Chess fever in Cairo (2/2)

by Alina l'Ami
5/13/2016 – In this second part of the report, enjoy the visit to the pyramids, and the climb, as well as the timeless ride on a camel, albeit that takes getting used to. It was not the smoothest event for some players, but top Egyptian GM Ahmed Adly had no such issues as he stormed to a near perfect 8.5/9, with very enterprising play. Here is the report with tons of photos and analysis.

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A camel's walk is odd, irregular, and herky-jerky; and since they won't listen anyway, better
not try to be in control, “let yourself sway with the camel...”, says Omar.

An off- the-board handshake to wish Marian a good and pleasant journey

Let's say this up front: riding a camel is not one of the most comfortable experiences you can
ever imagine.(Ed: my Lawrence of Arabia dreams just took a hit)

Once you accept that the worst thing that could happen is just to fall on the (hopefully) soft sand, the experience is simply amazing – so enjoy the elevated views!

Petrov - Wageih

[Event "Egypt Open 2016"] [Site "Eastern Company Club"] [Date "2016.04.26"] [Round "6.3"] [White "Petrov, Marian"] [Black "Wageih, Kareim"] [Result "1/2-1/2"] [ECO "B12"] [WhiteElo "2447"] [BlackElo "2336"] [Annotator "AA"] [SetUp "1"] [FEN "1r1qkb1r/3n3p/p3pp2/1p1pPpB1/N2P4/2Q2P2/PP3P1P/2R1K1R1 w k - 0 20"] [PlyCount "9"] [EventDate "2016.04.22"] [EventRounds "9"] [EventCountry "EGY"] {How would you continue with White? The Bulgarian GM went for the logical} 20. exf6 {which brought him only half a point} ({In true Egyptian style} 20. Nc5 $1 {would have hit the jackpot!} fxg5 (20... Nxc5 $2 21. Bxf6 $1) 21. Nxe6 Qb6 22. Nc7+ Kd8 23. Nxd5 Qb7 {Another positional sacrifice, which I simply admire a lot! White can even go} 24. Qc6 $44 {where exchanging the queens is beneficial only for White. Black's pieces are paralyzed, White's central pawns are very dangerous and their black fellows too weak; I would put my money on 1-0. But I must admit, not so easy to evaluate these unbalanced positions...}) 20... bxa4 21. f7+ Kxf7 22. Bxd8 Bb4 23. Ba5 Bxc3+ 24. Bxc3 {Marian drew the endgame and finished on a shared 2nd place, with 7.5/9.} 1/2-1/2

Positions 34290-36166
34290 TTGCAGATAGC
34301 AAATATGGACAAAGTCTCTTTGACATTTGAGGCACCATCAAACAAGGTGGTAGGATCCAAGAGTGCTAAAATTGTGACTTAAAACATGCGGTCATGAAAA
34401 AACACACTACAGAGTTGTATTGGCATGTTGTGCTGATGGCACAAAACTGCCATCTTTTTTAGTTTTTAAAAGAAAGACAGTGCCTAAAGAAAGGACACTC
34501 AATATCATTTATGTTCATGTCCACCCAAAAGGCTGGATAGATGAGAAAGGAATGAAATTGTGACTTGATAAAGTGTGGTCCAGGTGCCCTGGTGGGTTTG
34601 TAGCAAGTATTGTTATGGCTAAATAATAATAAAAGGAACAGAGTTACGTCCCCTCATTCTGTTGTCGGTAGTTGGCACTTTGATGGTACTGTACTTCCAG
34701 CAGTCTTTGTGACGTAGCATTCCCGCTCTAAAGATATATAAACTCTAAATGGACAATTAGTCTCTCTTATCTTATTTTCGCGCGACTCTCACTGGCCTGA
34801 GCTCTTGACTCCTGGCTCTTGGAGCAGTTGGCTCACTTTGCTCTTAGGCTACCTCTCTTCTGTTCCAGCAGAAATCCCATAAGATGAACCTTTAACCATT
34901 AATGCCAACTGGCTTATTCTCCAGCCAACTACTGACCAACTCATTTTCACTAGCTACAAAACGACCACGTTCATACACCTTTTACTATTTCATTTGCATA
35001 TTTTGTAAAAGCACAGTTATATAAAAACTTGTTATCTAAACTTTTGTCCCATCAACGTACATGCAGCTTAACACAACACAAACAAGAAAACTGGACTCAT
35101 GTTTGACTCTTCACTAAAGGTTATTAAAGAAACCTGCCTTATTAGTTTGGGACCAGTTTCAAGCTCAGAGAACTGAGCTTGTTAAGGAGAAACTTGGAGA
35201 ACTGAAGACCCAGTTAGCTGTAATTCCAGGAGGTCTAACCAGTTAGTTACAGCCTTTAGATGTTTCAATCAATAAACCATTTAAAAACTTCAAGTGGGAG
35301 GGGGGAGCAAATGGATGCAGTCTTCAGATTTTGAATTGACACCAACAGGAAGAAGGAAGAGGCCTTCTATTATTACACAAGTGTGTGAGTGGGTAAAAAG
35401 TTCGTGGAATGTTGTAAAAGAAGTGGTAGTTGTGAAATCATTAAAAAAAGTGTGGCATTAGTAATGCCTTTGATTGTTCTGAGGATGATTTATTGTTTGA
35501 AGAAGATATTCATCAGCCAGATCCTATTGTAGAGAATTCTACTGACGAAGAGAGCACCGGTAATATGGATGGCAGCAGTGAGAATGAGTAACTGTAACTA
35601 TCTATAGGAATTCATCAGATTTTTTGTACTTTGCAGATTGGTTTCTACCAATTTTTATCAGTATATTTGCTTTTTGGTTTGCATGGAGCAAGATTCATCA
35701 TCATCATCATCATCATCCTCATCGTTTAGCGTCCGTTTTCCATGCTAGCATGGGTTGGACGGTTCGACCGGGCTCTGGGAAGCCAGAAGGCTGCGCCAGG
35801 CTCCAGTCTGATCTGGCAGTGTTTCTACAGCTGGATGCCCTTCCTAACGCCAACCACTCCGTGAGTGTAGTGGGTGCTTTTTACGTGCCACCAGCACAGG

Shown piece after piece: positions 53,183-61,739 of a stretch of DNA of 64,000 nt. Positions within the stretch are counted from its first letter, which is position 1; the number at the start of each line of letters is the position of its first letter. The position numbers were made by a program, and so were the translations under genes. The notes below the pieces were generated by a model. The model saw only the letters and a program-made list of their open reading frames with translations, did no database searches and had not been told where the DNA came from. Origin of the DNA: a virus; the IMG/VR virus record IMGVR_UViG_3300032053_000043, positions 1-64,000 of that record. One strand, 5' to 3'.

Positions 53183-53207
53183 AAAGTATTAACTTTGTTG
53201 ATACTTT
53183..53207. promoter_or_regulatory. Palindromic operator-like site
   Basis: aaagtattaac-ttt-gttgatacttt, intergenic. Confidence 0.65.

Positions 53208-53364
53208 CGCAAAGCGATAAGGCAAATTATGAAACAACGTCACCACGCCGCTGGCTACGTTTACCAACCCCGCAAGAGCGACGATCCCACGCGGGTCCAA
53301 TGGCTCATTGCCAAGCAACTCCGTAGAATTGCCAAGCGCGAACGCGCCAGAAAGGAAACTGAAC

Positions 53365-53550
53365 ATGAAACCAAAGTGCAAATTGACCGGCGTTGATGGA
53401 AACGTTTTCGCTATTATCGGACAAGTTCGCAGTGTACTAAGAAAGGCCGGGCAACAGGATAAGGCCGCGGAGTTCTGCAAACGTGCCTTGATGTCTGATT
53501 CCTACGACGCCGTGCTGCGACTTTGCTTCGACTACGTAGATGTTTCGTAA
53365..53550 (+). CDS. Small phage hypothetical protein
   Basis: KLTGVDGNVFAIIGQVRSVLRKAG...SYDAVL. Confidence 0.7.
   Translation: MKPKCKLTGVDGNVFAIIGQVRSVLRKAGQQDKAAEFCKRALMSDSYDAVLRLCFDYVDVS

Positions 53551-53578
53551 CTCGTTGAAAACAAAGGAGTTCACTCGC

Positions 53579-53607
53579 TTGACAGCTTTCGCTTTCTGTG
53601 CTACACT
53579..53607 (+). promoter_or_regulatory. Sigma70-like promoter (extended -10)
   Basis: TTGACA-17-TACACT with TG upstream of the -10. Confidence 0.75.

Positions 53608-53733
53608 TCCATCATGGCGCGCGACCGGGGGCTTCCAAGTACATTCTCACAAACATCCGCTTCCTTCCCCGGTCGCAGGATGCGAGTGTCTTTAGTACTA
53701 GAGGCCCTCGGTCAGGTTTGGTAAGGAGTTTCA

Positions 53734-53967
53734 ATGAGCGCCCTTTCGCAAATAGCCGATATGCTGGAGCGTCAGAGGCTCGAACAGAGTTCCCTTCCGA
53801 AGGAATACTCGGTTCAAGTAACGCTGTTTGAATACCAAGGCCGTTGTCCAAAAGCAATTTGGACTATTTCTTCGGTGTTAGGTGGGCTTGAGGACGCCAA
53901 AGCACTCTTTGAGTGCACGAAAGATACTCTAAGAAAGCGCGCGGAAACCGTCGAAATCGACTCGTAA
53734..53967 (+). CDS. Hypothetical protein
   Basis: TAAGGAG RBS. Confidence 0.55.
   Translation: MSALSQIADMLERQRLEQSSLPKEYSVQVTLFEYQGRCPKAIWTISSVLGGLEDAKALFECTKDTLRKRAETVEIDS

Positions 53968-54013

A trip to Egypt is never complete without stopping by the Great Sphinx of Giza, together
with your newly made friends.

The Egyptians I had the privilege to meet during my stay were so kind... which backfires at times, as some foreigners would interpret the local people's gestures as far-fetched, unnatural or even furtive, especially in touristy places. That said, my experience is at the opposite pole and I will not forget the way they supported or greeted me, quite exhaustively, “Welcome to Cairo, my friend”.

In spite of everything, Egyptians are very bubbly, friendly and helpful
people. They want to talk to you, show you places, practice their English,
propose marriage, you know, the usual.

And they love taking photos. A LOT of them! Luckily (or not?!) they caught a Tartar

Inside the Mosque of Muhammad Ali, one of the landmarks and tourist attractions of Cairo

However, mosques and pyramids are not the only ones to be admired and churches are proudly standing too

Before it was invaded in 640 AD by an Arab army, Egypt was a Christian nation and its people
were known as the Copts. Here you can see the Hanging Church (aka St. Virgin Mary’s Coptic
Orthodox Church) dating from the third century.

Children will always be in complete harmony with the others, with the world and with themselves

Where there is peace and meditation, there is less room for doubt. Plus: some answers cannot
be answered by Google, especially in imbalanced chess positions...

The blundering competition: Because we focused on the snake, we missed the scorpion (Egyptian proverb)